Summary and Info
SEE SHORT BLURB FOR ALTERNATE COPY... A complex, intriguing, and important verbal entity, the proverb has been the subject of a vast number of opinions, studies, and analyses. To accommodate the assorted possible audiences, this volume outlines seven views of the proverb -- personal, formal, religious, literary, practical, cultural, and cognitive. Because the author's goal is to provide a scientific understanding of proverb comprehension and production, he draws largely on scholarship stemming from the formal, cultural, and cognitive views. The only book about proverbs that is written from the standpoint of cognitive science, cognitive psychology, and experimentalism, this text provides a larger, more interdisciplinary perspective on the proverb. It also gives a theoretically more integrated approach to proverb cognition. The conceptual base theory of proverb comprehension is extended via the "cognitive ideals hypothesis" so that the theory now addresses issues regarding the creation, production, and pragmatics of proverbs. This hypothesis also has strong implications for a taxonomy of proverbs, proverb comprehension, universal vs. culture-specific aspects of proverbs, and some structural aspects of proverbs. In general, the book extends the challenge of proverb cognition by using much of what cognitive science has to offer. In so doing, the proverb is compared to other forms of figurative language, which is then discussed within the larger rubric of intelligence and the inclination for using indirect modes of communication. Child developmental and brain substrates are also discussed.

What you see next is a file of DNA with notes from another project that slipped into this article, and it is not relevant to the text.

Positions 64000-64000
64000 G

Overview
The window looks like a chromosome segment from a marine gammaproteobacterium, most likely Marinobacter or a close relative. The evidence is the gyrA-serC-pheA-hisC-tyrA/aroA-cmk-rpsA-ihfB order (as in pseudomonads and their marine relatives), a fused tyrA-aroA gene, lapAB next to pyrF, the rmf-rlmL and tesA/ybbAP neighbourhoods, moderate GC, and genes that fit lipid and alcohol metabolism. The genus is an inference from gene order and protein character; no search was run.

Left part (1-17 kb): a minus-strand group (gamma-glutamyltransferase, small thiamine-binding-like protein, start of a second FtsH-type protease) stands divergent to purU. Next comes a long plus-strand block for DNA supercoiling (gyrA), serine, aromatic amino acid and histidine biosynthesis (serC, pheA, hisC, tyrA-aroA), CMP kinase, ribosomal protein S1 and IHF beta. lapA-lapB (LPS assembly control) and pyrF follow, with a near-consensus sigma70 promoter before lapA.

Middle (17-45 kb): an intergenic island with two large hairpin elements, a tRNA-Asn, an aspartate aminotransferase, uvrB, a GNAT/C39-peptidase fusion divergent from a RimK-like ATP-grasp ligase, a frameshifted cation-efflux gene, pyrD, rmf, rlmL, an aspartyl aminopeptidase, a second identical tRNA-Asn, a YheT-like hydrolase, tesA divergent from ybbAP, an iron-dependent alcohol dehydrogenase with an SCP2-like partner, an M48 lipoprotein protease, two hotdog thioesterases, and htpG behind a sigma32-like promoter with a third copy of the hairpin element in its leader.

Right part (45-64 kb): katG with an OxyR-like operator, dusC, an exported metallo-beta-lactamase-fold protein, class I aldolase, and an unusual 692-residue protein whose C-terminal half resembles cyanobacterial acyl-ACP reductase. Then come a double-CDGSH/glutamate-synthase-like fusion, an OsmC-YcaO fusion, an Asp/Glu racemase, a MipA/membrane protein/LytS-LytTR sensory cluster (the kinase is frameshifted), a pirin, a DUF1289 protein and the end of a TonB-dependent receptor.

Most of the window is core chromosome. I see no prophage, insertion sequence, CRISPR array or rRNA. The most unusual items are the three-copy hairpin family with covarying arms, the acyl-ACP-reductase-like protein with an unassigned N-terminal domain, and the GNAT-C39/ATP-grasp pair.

More About the Author
Richard Honeck (January 5, 1879 – December 28, 1976), an American murderer, served one of the longest custodial sentences ever to terminate in a prisoner's release in American criminal history.
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A Proverb in Mind : The Cognitive Science of Proverbial Wit and Wisdom 0 out of 5 stars based on 0 ratings.